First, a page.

For many, “V-Day” is simply an abbreviation for a holiday overflowing with flowers, greeting cards and little heart-shaped candies. For the women of A Window Between Worlds, however, V-Day means so much more.
For the eighth year in a row, V-Day USC, an extension of the global movement to end abuse against women and children, will donate the proceeds from its annual production of The Vagina Monologues to A Window Between Worlds, a nonprofit organization that helps domestic violence survivors use art as a healing tool.
“The whole performance is about finding the safety to speak honestly about our bodies and about our stories in such an empowering way,” said Cathy Salser, founder and executive director of A Window Between Worlds. “And V-Day is an international movement that is transforming the world.”
The famed series of monologues was written by playwright and activist Eve Ensler after she conducted dozens of interviews with women about sexuality, rape and abuse.
When Ensler realized that performances of her play could be a catalyst in the movement to end violence against women and girls, she and a group of women established V-Day. They kicked off the movement in 1998 with a Valentine’s Day benefit performance in New York City.
“It was so heartbreaking for Eve to hear about the violence and the trauma that she felt like she needed to do something with this,” Salser said. “So she made it into a campaign so that students all over the world could take her play and bring it to life to end violence in their communities.”
Today, USC’s production of The Vagina Monologues is one of more than 5,400 V-Day events held all over the world to benefit local projects and programs each year. Since V-Day USC first gave its proceeds to A Window Between Worlds in 2004, the number of women that the organization is able to serve has nearly quadrupled.
“In 2004, we were serving 6,400 women,” Salser said. “Now it’s 25,000 per year.”
A Window Between Worlds, based in Venice, Calif., brings weekly art workshops to more than 100 domestic violence shelters in 23 states. The funds raised by V-Day USC go toward providing training and art supplies to help start new programs.
Audrey Salzburg, associate director of A Window Between Worlds, said the organization’s programs give women and children who have experienced abuse a voice they didn’t think they had.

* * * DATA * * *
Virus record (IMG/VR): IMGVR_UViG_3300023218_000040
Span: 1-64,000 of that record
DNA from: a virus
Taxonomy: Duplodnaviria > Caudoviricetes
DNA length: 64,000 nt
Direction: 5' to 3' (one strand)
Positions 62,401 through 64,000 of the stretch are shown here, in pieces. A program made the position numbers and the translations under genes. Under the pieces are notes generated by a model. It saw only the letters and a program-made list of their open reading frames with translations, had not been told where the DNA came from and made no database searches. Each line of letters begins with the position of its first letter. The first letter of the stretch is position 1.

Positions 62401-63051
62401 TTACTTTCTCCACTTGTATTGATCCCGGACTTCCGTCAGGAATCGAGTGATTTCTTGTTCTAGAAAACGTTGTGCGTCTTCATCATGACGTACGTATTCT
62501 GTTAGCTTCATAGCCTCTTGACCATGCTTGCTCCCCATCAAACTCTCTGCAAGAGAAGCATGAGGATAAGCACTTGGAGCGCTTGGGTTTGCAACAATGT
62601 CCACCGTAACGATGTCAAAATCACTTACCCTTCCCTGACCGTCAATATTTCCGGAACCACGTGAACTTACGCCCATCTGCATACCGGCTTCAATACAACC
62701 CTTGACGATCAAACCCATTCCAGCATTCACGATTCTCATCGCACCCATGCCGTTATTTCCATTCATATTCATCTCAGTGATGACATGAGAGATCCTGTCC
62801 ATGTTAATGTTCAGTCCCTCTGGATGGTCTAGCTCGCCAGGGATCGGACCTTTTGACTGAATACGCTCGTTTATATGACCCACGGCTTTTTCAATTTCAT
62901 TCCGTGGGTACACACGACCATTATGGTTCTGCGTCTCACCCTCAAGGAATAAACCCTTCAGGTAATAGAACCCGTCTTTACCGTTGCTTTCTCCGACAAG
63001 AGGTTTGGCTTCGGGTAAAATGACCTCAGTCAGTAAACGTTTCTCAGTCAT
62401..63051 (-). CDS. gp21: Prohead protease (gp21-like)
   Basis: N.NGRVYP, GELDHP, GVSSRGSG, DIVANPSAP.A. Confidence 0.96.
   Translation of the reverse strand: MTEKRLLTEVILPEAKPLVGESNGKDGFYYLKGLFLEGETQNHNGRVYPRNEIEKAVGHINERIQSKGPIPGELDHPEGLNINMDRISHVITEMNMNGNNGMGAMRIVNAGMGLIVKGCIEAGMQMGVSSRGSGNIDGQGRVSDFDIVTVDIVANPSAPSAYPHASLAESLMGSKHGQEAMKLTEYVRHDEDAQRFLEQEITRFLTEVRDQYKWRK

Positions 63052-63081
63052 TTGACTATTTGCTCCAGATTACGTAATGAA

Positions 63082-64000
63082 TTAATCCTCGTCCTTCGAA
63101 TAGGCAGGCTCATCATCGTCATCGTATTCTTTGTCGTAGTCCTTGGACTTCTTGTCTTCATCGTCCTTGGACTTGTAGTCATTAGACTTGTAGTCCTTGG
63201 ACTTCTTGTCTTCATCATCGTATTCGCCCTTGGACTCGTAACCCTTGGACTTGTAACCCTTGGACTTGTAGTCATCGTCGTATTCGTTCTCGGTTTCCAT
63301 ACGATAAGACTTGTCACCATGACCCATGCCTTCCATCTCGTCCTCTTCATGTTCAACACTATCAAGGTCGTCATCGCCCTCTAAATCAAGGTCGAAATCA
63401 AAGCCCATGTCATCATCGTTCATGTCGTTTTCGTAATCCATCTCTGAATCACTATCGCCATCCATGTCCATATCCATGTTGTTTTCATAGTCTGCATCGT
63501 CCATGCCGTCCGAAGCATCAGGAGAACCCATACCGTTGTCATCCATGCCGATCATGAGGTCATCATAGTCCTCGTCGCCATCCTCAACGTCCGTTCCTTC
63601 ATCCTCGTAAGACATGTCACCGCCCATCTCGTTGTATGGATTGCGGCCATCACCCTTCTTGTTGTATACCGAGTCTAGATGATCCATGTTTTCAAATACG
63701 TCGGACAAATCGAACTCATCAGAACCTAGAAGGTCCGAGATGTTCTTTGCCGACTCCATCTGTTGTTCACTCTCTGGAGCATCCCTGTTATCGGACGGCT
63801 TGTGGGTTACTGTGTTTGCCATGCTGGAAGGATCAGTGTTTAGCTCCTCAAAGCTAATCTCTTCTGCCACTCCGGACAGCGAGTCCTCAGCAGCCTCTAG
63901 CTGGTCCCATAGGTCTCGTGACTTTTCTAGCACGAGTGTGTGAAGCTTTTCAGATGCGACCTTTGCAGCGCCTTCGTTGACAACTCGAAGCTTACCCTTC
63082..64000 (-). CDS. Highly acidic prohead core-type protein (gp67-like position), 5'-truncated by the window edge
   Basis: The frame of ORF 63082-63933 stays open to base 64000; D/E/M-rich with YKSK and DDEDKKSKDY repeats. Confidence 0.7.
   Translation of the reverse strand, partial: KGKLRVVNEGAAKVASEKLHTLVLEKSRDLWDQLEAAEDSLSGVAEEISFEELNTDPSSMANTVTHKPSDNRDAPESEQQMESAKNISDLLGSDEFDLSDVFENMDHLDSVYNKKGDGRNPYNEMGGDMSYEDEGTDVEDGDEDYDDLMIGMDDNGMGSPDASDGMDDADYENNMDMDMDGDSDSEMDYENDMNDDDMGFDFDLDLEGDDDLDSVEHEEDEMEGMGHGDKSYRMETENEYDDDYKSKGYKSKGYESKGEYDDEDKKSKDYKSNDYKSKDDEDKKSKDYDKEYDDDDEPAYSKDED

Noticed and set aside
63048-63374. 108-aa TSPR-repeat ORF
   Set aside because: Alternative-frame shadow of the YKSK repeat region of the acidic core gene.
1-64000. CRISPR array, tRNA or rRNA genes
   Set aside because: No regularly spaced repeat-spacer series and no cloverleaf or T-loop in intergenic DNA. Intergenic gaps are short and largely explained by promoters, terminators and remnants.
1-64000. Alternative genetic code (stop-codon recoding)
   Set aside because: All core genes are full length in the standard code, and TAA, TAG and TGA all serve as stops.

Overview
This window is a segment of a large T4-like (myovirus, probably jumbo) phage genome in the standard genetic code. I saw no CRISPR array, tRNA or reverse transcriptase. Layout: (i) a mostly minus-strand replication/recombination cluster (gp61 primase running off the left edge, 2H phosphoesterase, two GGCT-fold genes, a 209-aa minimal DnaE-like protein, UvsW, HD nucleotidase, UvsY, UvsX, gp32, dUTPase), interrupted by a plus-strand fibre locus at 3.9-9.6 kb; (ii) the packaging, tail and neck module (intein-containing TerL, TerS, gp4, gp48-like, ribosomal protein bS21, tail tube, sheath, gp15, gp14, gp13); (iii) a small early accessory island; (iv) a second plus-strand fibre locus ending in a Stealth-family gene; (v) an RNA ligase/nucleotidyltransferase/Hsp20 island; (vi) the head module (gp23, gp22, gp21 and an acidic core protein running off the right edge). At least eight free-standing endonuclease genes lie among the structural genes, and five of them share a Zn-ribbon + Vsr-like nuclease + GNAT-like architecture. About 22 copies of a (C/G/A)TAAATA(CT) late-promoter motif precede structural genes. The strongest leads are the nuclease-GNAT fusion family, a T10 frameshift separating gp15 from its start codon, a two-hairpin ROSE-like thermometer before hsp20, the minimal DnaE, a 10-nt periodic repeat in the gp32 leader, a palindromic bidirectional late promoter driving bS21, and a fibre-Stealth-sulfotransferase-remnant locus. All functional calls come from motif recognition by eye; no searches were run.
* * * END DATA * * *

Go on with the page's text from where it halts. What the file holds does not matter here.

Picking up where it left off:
“Typically we talk about the survivors as victims — their voices have been silenced because it’s not something you talk about,” Salzburg said. “What we do is give them the safety, the freedom and the space they need to explore and find their voice.”
According to Salser, a new art project is added to the organization’s curriculum each month. The art projects include things like the Funeral of I Cant’s and the Personal Needs Flower. Projects such as these allow survivors to look at where they were, where they are now and where they want to be, Salser said.
“I think Art doesn’t require words and sometimes words aren’t enough to have,” Salzburg said. “The art itself allows them to find an expression that taps into the heart. It meets you wherever you are in your growth and your healing.”
The women and children who participate in A Window Between Worlds’ programs also get to share their artwork with the public, both in the exhibit section of the organization’s website, www.awbw.org, as well as at live exhibitions. Artwork by 800 survivors and community members will be on display at the Korean Cultural Center starting March 5, the organization’s largest exhibit ever. Some of the survivors’ artwork might also be on display at V-Day USC’s performance of The Vagina Monologues, Salser said.
Salzburg, who has seen The Vagina Monologues performed in many different settings and by many different people, said that there is something special about USC’s production.
“I’ve seen it in New York on Broadway, where the cast was on stools and talking to the audience, which is wonderful and very effective, but I have to say the USC performance is enthralling,” she said. “It really speaks to the heart of what Eve was getting at when she wrote it.”
V-Day USC is the first of a number of organizations that holds fundraising events in which A Window Between Worlds will be participating in this year to celebrate the organization’s 20th anniversary. Both Salser and Salzburg said they are very grateful to USC and they cherish the opportunity that V-Day USC provides to spread awareness about the need to end abuse against women and children.
“You don’t have to be a survivor to end violence in the domestic community,” Salser said. “It really takes all of us.”
V-Day USC will present The Vagina Monologues on Friday and Saturday at the Village Gate Theatre.